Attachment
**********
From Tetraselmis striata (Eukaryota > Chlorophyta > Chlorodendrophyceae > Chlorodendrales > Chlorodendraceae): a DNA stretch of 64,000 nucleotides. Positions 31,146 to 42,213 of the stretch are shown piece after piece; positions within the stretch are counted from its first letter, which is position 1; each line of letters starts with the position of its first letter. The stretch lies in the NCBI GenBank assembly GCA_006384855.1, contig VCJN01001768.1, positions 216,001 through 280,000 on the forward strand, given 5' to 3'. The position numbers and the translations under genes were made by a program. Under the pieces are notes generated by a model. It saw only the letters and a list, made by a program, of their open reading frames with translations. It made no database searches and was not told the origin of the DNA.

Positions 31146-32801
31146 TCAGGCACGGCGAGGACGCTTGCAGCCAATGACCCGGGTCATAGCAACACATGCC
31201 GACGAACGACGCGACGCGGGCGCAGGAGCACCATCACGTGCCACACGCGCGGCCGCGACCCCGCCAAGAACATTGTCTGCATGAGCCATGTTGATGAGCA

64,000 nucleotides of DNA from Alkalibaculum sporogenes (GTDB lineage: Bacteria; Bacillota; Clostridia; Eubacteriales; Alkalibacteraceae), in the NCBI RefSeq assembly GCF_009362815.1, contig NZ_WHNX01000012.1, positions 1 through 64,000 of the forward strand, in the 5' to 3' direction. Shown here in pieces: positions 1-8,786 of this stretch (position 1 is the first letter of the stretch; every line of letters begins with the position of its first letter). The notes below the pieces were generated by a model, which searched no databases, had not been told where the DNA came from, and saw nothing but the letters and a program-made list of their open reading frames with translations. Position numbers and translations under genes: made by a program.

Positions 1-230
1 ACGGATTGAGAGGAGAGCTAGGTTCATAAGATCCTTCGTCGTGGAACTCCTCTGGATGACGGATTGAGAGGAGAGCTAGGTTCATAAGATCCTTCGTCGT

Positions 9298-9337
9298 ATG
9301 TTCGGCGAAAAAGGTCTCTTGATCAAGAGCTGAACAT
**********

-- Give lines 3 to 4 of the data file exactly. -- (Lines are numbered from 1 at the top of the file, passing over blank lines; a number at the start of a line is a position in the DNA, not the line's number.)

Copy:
31146 TCAGGCACGGCGAGGACGCTTGCAGCCAATGACCCGGGTCATAGCAACACATGCC
31201 GACGAACGACGCGACGCGGGCGCAGGAGCACCATCACGTGCCACACGCGCGGCCGCGACCCCGCCAAGAACATTGTCTGCATGAGCCATGTTGATGAGCA